Foodborne Illness Testimonials

by Casey Saenz, Environmental Health Specialist 3

Recently, at a monthly staff meeting, our Food Program Manager Karen Gulley played for us a video testimonial regarding a case of food poisoning that led to a fatality.  After the video, she said something that was very important for all of us to hear.  She mentioned that sometimes, we, as inspectors, forget the importance of the risk factors for foodborne illness that are assessed during inspections.  Since we check various food service facilities on a daily basis, it is important that we don’t minimize the importance of what we do to help prevent foodborne illness by allowing what we do to become too routine.  This is as important—if not more important– for operators of food service facilities to keep in mind.

Since September is Food Safety Education Month, I thought this would be a good opportunity to share a few foodborne illness testimonial videos to help remind all of us about those that count on us to keep their food safe and the importance of food safety.

Foodborne Illness Testimonial Videos Link:

https://www.fda.gov/Food/ResourcesForYou/ucm608193.htm 

More testimonials can be viewed here:

https://goo.gl/XVm6AX

Happy Food Safety Month!

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Keep It Clean!

Photo by Burst on Pexels.com

During a recent study in our food service establishments of the common factors that cause foodborne illness, two areas identified as needing more attention were handwashing and keeping food & food contact surfaces protected and clean. Foodsafety.gov has provided a good summary of tips and facts to assist with gaining

knowledge and training in this area.  The Clean principle covers:

  • When and how to wash your hands
  • When and how to wash food contact surfaces
  • Where and how to wash fruits & vegetables (but not meat or poultry)

Plus, there’s a short summary video to tie it all together!

Let’s keep it clean!

 

IT’S FOOD SAFETY EDUCATION MONTH: New Partnership Panel and Employee Health Campaign Launch!

Check out Episode #14 of our Food Safety Partnership Panel where we discuss The Risk Factor Challenge.  You will also be introduced to our Employee Health Achievers Campaign and receive the results of our recent Risk Factor Study.   Operators that successfully participate in the campaign will receive certificates of achievement and their establishment names will be posted on our website (click here to learn more).

Each of our Food Safety Partnership Panels (covering a variety of topics) is available on the Environmental Health Food Service section of our website and is about 30 minutes in length.  These can be used for review and training as applicable.  They are also shown regularly on Cobb TV and DCTV23.

   

4 STEPS TO FOOD SAFETY WHILE HAVING FUN!

As many will be wrapping up the summer season with Labor Day weekend fun and eats, this is just a reminder to think about food safety while doing so.  Please take a look at this short and to the point video about areas to focus on as we clean, separate, cook, and chill: Every Good Meal Should Start with Food Safety  produced by the Centers for Disease Control and Prevention (CDC).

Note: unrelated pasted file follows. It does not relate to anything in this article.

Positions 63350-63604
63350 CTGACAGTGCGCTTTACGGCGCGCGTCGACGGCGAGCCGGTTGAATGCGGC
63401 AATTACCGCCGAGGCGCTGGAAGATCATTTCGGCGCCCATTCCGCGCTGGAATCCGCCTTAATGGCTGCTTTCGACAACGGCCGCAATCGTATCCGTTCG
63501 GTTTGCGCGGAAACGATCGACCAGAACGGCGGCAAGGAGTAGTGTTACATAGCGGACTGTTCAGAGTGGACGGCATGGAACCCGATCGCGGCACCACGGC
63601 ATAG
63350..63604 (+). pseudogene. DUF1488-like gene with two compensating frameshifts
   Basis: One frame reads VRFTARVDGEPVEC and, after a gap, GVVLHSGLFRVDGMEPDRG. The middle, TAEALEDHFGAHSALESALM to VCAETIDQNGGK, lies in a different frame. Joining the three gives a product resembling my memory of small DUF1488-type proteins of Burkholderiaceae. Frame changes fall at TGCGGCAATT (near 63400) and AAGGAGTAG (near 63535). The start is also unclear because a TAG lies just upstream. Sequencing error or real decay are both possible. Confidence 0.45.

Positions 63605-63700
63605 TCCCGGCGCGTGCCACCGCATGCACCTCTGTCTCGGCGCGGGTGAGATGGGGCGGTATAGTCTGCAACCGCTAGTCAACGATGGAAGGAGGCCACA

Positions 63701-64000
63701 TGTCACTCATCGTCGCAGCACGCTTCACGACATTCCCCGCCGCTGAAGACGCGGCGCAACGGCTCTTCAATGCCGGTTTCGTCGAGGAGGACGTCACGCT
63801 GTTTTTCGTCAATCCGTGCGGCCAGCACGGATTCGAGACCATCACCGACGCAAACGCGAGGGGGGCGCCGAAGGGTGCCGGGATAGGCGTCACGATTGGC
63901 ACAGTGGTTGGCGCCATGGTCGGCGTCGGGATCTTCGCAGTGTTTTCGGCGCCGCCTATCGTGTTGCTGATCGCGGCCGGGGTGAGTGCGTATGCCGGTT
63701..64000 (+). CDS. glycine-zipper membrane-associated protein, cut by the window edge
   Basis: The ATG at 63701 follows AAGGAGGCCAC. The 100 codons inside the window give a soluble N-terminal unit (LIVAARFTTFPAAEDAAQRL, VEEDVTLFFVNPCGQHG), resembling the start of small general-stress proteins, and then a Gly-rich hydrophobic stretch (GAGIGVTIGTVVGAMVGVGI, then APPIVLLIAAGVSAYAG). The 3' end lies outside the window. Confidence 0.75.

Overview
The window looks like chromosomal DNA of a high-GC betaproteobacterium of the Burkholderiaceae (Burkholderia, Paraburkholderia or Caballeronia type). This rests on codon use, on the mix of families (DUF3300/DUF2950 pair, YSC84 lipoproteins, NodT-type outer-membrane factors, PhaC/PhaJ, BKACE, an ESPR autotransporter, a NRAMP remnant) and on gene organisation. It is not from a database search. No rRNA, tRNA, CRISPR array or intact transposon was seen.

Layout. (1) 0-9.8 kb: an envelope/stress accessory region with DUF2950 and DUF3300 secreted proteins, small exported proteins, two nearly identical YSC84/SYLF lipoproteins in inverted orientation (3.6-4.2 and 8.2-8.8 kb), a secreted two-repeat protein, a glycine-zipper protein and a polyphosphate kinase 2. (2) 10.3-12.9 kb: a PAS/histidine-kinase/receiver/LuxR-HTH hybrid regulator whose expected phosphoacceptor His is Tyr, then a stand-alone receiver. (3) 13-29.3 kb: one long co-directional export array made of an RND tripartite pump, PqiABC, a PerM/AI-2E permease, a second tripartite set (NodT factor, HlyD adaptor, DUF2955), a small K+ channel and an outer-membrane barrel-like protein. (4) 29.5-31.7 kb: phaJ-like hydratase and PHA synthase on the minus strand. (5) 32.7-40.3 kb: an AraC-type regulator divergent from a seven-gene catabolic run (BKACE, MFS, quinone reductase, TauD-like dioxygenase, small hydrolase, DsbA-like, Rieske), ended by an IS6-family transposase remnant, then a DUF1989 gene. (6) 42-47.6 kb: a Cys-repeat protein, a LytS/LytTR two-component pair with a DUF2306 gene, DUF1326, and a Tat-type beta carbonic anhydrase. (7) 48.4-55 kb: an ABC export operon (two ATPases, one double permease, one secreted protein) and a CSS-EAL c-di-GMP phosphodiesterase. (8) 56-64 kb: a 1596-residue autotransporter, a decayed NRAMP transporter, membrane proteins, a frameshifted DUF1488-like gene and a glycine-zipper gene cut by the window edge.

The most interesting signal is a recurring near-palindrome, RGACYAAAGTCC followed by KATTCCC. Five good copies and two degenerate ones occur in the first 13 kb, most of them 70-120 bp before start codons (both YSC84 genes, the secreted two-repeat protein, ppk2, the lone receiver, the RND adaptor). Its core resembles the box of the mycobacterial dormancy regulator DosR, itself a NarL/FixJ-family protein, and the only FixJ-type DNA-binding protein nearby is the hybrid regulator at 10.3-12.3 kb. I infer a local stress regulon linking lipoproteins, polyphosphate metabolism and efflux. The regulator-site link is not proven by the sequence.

A Safe Cooking Temperatures Reminder from the National Restaurant Association

During this 3rd week of National Food Safety Education Month, food service operators and consumers are reminded of the safe cooking temperatures required for foods that need to be time and temperature controlled in order to help protect against food borne illness.  Take a look at this short video from the National Restaurant Association as a reminder of the various categories of food and their respective cooking temperatures: 

Direct link to video: https://youtu.be/x7ujUPbMkNw

GUIDANCE FOR DEALING WITH POWER OUTAGES AND WATER DAMAGE DURING EMERGENCIES

Some areas throughout Georgia are still without power and dealing with water damage as a result of Hurricane/Tropical Storm Irma.  Please be reminded that only food service operations with a previously approved Emergency Operations Plan are allowed to operate more than 2 hours without power or water per the Georgia Department of Public Health Food Service Rules and Regulations.  All other facilities must cease operation and contact the health department for further guidance.  [In Cobb: 770-435-7815  or Douglas: 770-920-7311]

For helpful information to assist the public in regard to keeping safe in emergency situations, especially in regard to power outages and flooding, please see the following links:

Food Safety:  

USDA:  Food Safety During Power Outages Infographic

CDPH:  Consumer’s Guide to Food Safety During Emergencies

 

Mold Clean-up and Removal:

YouTube:  Preventing Mold After a Disaster

Private Well Water Disinfection after Flooding:

EPA:  Wells – What to Do After the Flood

Septic Systems after Flooding:

EPA:  Septic Systems – What to Do After the Flood

National Food Safety Education Month

September is National Food Safety Education Month.  During this first week, we are pleased to announce the availability of  the 12th episode of our Food Safety Partnership Panel entitled Back to the Basics: Risk Factors 101.  This episode covers the main areas of focus during food service inspections and provides a demonstration of the clean-up response to an incident of vomitus in an establishment, as well as a presentation of the main components of an employee health policy.

All of the Partnership Panel episodes can be viewed on our website at the following link:

http://www.cobbanddouglaspublichealth.com/environmental-health/food-services/food-safety-partnership-panels/

Over the next four weeks, we will emphasize specific areas to assist you with your food safety knowledge.  Be sure to check out our Food Service page for more Partnership Panel episodes along with helpful tools and Frequently Asked Questions (FAQ).